Battle the jaded?

  1. 1
    I've worked in a pain clinic for a few years. We mostly do interventional treatment, but of course we prescribe as well. However, with the increase of abuse and diversion, we have all become so jaded, almost automatically assuming people are just drug seeking. I feel like we treat patients like criminals sometimes...random drug screens, pill counts, pharmacy check ups, huge contracts to sign, etc. etc... Obviously we have patients with legitimate pain who really do need opioids. But my question to you guys is, what do you suggest in terms of trying to "re-wire" the way we first perceive our patients? Any articles or anything like that you know of, that I can distribute to our doctors and nurses to help bring some of that negativity down? I just feel like we're doing a disservice to the field; but it's very difficult to work in pain management!
    Not_A_Hat_Person likes this.
  2. 7 Comments so far...

  3. 3
    As a legitimate pain management patient, no one feels that stigma more than your patients. I feel awkward and uncomfortable discussing my pain management needs because I am so afraid of getting that seeker label. What if I really do need a higher dosage right now? What are they going to think about that? What if they tell me no? But I really need help to get through this. So if they happens, and I go somewhere else, will the new place be told I'm a seeker by the old place? Then what?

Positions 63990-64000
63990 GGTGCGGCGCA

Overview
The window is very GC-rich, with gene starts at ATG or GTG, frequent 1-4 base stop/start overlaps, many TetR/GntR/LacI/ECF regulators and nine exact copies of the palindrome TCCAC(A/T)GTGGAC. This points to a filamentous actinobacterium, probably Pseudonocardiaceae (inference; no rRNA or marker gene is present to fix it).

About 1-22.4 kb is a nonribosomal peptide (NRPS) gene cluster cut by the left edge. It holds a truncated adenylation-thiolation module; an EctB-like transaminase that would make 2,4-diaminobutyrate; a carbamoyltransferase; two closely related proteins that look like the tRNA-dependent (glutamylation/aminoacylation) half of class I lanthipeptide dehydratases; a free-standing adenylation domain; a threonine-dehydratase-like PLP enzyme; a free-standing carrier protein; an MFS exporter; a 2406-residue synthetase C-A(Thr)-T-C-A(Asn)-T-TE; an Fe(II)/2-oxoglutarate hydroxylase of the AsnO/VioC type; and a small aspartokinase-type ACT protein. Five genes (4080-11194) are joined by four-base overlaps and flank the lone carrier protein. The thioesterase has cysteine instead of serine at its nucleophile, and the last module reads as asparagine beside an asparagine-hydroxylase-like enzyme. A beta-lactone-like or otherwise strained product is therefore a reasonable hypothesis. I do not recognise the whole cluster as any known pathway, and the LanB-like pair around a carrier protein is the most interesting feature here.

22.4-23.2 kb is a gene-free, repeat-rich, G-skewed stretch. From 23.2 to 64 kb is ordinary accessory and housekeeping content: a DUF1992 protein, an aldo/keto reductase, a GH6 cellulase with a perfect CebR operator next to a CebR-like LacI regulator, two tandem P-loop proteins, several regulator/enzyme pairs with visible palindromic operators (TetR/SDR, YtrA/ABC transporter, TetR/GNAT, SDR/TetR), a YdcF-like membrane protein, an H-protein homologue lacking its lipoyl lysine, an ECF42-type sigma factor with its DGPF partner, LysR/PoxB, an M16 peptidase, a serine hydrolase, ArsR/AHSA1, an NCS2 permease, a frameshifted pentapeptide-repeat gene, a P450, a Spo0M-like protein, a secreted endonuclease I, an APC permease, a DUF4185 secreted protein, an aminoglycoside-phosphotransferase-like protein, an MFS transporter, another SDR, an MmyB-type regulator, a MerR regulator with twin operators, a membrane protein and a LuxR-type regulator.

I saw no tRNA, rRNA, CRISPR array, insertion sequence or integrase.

Trust me when I say it - the fear of being perceived as a seeker probably rivals the feelings you have that we are viewed as seekers. And it doesn't help when prescribers are being put through the ringer for writing too many scripts for narcotics. I've heard recently of a pharmacy being shut down because they filled too many narcotic prescriptions. A pharmacy! I don't think there are any easy answers to your question.

    I had a professor tell me last semester when talking about prescription med abuse: "maybe they are addicted and using more than they should, but if it is in response to their pain, you should work through that in a supportive way and address the addiction when the pain is under control." Heck, if the pain is that bad, when their doctors abandon them, they'll find other sources of pills. That's a whole new can of worms.
  4. 3